How the densely populated city of Hong Kong is turning social spaces into magnificent micro parks

Space is hard to come by in Hong Kong, but a new initiative is seeing the radical transformation of tiny public spaces into bright, welcoming hangouts.

In a nod to the neighbourhood's history as Kowloon's former red light district, half the garden is a shock of pink.

Photograph by Design Trust
By Lee Cobaj
Published 19 Nov 2021, 06:00 GMT, Updated 3 Jan 2022, 15:43 GMT

Carving out space for parks and gardens in one of the most densely populated cities in the world is no easy feat. In Hong Kong, public spaces are squeezed between skyscrapers, under flyovers and into oddly shaped corners of land. Among the nearly 2,000 parks dotted across the city, nearly five hundred are pocket-parks — officially known as rest gardens or sitting-out areas — many of them measuring just half the size of a tennis court.

“Hong Kong's unique landscape has given rise to different scales and sizes of parks,” says Marisa Yiu, co-founder of Hong Kong's Design Trust Futures Studio. “These spaces are critical in a city with this kind of urban density.” More than just a place to idle, Hong Kong's micro-parks are important social spaces, providing an escape for people shoehorned into cramped apartments in the world's most expensive housing market. Pass by any park in the morning and you'll find pensioners practicing tai chi, reading the newspapers and playing mahjong. In the evening, young couples cuddle behind the dangling roots of banyan trees. Every Sunday, the parks are filled with the picnics and singing of domestic helpers from Indonesia and the Philippines enjoying their day off.

Until recently, all the parks looked pretty much the same; same tiles, same park benches, same playground equipment, same plants and trees. Then, in 2017, the newly established Design Trust Futures Studio caught the eye of the government with its 'Small Is Meaningful' exhibition, which imagined rubbish skips as flower beds and miniature gardens being delivered to homes by Uber. A few thousand miles of red tape later and the Design Trust team were tasked with revamping four of Hong Kong's small parks into thoroughly modern micro-parks, each with its own identity.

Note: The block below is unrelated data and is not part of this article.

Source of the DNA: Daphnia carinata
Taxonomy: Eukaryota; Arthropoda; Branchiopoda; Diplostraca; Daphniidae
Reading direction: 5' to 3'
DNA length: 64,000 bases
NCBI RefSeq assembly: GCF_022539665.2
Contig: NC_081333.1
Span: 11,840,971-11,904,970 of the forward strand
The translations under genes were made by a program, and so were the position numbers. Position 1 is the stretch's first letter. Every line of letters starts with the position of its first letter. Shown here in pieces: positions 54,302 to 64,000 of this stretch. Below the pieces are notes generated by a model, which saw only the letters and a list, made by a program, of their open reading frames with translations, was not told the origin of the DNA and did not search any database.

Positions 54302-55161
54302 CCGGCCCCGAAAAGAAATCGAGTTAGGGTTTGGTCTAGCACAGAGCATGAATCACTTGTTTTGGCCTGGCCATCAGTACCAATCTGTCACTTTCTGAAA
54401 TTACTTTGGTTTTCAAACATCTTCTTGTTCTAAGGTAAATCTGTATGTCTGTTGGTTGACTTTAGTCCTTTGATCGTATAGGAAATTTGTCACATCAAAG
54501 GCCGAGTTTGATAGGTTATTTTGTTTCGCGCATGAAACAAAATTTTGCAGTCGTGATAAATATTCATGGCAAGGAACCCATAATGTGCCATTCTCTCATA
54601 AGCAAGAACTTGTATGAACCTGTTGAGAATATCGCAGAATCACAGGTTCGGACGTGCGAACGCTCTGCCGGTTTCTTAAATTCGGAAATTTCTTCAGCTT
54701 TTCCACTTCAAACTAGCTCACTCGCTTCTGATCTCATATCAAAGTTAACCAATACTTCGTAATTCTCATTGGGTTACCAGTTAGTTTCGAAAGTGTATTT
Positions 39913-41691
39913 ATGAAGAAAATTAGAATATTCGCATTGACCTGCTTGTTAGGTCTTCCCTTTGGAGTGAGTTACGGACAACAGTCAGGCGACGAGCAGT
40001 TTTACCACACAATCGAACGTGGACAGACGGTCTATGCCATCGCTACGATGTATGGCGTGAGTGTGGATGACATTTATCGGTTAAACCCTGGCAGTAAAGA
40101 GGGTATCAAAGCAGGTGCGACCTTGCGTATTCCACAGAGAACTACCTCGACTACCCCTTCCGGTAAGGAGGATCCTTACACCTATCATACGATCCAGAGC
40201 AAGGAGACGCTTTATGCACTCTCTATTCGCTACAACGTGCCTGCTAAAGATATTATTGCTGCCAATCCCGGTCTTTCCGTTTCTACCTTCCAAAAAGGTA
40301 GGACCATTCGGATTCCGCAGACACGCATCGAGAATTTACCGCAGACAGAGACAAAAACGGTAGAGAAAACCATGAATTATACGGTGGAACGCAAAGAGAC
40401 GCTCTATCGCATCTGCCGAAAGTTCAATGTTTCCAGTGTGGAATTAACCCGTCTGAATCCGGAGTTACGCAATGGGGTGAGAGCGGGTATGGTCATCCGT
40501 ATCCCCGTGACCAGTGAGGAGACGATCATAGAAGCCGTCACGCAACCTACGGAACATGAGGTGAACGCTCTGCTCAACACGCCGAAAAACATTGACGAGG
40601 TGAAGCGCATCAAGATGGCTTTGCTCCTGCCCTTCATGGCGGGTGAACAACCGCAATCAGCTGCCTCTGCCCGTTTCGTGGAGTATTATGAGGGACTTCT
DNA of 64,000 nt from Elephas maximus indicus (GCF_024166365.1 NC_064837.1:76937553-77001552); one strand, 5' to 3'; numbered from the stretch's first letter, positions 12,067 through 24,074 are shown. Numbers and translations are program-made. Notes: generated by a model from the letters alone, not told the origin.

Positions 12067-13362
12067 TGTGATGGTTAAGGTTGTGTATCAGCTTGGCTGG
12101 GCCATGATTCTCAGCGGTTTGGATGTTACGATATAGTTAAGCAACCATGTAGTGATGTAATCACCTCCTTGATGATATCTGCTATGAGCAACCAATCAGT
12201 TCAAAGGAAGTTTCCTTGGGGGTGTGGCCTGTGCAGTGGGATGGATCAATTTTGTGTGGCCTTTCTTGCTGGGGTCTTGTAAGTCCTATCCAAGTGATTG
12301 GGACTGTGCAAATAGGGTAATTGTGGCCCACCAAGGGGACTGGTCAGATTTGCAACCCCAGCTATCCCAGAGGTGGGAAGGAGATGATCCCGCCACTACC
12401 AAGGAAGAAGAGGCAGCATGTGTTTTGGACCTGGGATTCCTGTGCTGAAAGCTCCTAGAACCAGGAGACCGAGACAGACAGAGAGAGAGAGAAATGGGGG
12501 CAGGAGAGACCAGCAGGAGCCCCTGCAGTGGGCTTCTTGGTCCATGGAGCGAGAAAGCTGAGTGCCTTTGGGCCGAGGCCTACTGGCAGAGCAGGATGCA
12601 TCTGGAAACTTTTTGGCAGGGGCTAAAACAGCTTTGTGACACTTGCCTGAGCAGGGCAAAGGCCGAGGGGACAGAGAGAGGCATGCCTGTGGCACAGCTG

The first to be unveiled, in April 2021, was Yi Pei Square in Tsuen Wan at the end of the red MTR subway line. The square originated in the early 1970s, at a time when there was a huge rush to build homes for the hundreds of thousands of refugees who were escaping China for Hong Kong's shores. Housing blocks were thrown up and outdoor spaces were an afterthought. Sandwiched on four sides by eight-storey sub-divided tenements, Yi Pei Square was one such gloomy space, with hardly anywhere to sit and no playground for the children living in the surrounding blocks. Swing by now, however, and you'll find swirls of red, yellow and blue flooring delineating areas for play, rest, quiet conversation and lively gatherings, and a playground filled with objects and openings that invite children to swing, climb, jump and hide, as well as facilities for differently abled children, a rarity in Hong Kong. The effect on the neighbourhood has been wholly positive if the delighted whoops of the children are anything to go by.

Read more: Is it lights out for Hong Kong's neon signs? How citizens are fighting to save the city's luminous heritage

Set on a dark lot between old low-rise apartment blocks flanked by bus stops, old theatres, traditional Cantonese restaurants and vintage neon signs, the second micro-park, Portland Street Rest Garden, was frequented by the disenfranchised and often used as an unofficial public toilet. Post-Design Trust transformation, it caters to a different market — the elderly. In a nod to the neighbourhood's history as Kowloon's former red light district, half the garden is a shock of pink — flamingo-pink floor tiles, bubblegum-pink pergolas, strawberry terrazzo benches, fuchsia modular stools and Barbie-bright Chinese chessboards. The other half features an updated version of the old design, a reference to the dynamic flow of old and new in Hong Kong. The amount of seating has quadrupled, jasmine plants and purple fountain grass add scent, and the garden is now a hive of activity for older people.

Two more Design Trust parks will be unveiled over the next year, but the project has already proved so successful that the government has green-lit the rejuvenation of a further 170 parks and playgrounds over the next five years. “People are coming from different districts to see the parks,” says Yui. “They’re making people happy — even the bureaucrats are smiling.”

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